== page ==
Saul saying the prayer could be a red herring. Maybe Saul ALWAYS says the prayer when he learns that someone dies. I'm not Jewish but am religious and I generally only say a prayer or words of remembrance when someone I care about dies. Saul was alone (meaning he didn't have to worry about what people thought of his actions one way or the other so one would assume his true self was showing) and if you're ever going to take a pass on mourning the dead, you'd think a CIA agent devoted to fighting terrorists might skip saying the prayer of the dead upon learning that a murderous terrorist had killed himself. (Saul's mournful reaction is in sharp contrast to Carrie going ballistic to learn that this had happened.) So maybe Saul is in cahoots with the terrorists, maybe Saul is the one who passed Hamid the blade, or maybe Saul just always says a prayer upon learning that someone dies, no matter who or what that someone is.

We're clearly being given some clues that maybe something is up with Saul, but as mentioned it could just be a red herring to distract us from Estes or Carrie or someone else. Saul has some things going on in his personal life that could affect his behavior without him being a mole.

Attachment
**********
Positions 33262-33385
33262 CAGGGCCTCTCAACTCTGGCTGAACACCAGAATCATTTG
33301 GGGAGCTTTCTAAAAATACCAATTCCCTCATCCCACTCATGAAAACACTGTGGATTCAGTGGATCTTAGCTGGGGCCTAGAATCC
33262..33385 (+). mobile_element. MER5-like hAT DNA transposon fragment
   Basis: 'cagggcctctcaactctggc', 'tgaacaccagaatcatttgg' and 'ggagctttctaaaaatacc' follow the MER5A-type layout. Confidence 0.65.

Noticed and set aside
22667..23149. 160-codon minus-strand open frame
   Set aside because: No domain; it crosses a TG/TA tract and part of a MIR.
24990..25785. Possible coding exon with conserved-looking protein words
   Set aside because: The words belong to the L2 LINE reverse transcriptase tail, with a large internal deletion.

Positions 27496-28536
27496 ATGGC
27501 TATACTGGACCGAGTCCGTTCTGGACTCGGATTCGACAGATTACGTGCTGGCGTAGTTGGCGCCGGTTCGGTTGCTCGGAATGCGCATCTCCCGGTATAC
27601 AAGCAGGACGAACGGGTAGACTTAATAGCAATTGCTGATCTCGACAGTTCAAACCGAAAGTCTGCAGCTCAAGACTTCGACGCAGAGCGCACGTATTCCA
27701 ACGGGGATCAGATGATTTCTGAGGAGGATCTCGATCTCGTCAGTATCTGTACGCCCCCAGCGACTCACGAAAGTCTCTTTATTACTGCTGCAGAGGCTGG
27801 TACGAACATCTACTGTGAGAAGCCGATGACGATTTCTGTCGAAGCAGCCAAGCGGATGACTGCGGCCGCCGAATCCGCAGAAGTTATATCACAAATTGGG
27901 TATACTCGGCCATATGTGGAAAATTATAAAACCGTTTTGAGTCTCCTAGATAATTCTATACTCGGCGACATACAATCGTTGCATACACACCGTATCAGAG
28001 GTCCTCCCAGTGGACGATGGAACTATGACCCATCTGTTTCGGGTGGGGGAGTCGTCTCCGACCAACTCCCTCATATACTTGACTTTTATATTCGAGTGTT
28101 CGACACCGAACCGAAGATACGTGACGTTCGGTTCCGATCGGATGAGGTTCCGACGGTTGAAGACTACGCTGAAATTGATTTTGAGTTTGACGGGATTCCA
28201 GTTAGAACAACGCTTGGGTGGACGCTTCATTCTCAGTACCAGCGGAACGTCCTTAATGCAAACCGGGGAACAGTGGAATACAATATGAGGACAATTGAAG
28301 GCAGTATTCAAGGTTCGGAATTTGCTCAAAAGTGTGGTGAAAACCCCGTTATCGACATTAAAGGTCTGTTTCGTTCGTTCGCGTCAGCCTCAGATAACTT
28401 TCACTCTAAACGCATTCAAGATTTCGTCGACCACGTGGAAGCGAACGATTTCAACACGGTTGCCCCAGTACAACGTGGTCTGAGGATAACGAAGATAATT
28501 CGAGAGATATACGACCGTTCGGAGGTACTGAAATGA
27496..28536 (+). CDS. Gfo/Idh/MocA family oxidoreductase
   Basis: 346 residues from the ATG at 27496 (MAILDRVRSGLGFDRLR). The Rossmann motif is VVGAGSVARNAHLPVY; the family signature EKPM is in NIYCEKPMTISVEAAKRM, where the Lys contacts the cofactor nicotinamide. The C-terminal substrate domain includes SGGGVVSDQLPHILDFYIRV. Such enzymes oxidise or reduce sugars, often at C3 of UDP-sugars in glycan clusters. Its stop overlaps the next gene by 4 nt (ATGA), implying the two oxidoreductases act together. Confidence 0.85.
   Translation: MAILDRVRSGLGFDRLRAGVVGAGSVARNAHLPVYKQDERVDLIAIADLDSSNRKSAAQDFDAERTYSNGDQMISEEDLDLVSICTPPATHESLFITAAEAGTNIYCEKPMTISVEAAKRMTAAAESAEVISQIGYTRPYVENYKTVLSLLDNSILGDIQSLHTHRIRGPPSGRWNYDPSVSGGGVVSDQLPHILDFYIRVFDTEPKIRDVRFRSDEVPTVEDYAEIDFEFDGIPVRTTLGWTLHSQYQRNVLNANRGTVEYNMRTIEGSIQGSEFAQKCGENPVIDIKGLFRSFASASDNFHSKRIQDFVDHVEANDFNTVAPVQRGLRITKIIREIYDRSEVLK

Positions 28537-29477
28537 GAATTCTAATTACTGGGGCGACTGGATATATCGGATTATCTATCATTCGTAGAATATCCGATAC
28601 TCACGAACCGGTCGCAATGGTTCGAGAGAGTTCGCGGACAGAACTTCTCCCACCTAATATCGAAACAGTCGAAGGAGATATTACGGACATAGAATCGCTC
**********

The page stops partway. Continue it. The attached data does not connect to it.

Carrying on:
November 09 2011 at 6:21 PM Report abuse rate up rate down Reply
Doth Raki

Saul saying the prayer could be a red herring. Maybe Saul ALWAYS says the prayer when he learns that someone dies. I'm not Jewish but am religious and I generally only say a prayer or words of remembrance when someone I care about dies. Saul was alone (meaning he didn't have to worry about what people thought of his actions one way or the other so one would assume his true self was showing) and if you're ever going to take a pass on mourning the dead, you'd think a CIA agent devoted to fighting terrorists might skip saying the prayer of the dead upon learning that a murderous terrorist had killed himself. (Saul's mournful reaction is in sharp contrast to Carrie going ballistic to learn that this had happened.) So maybe Saul is in cahoots with the terrorists, maybe Saul is the one who passed Hamid the blade, or maybe Saul just always says a prayer upon learning that someone dies, no matter who or what that someone is.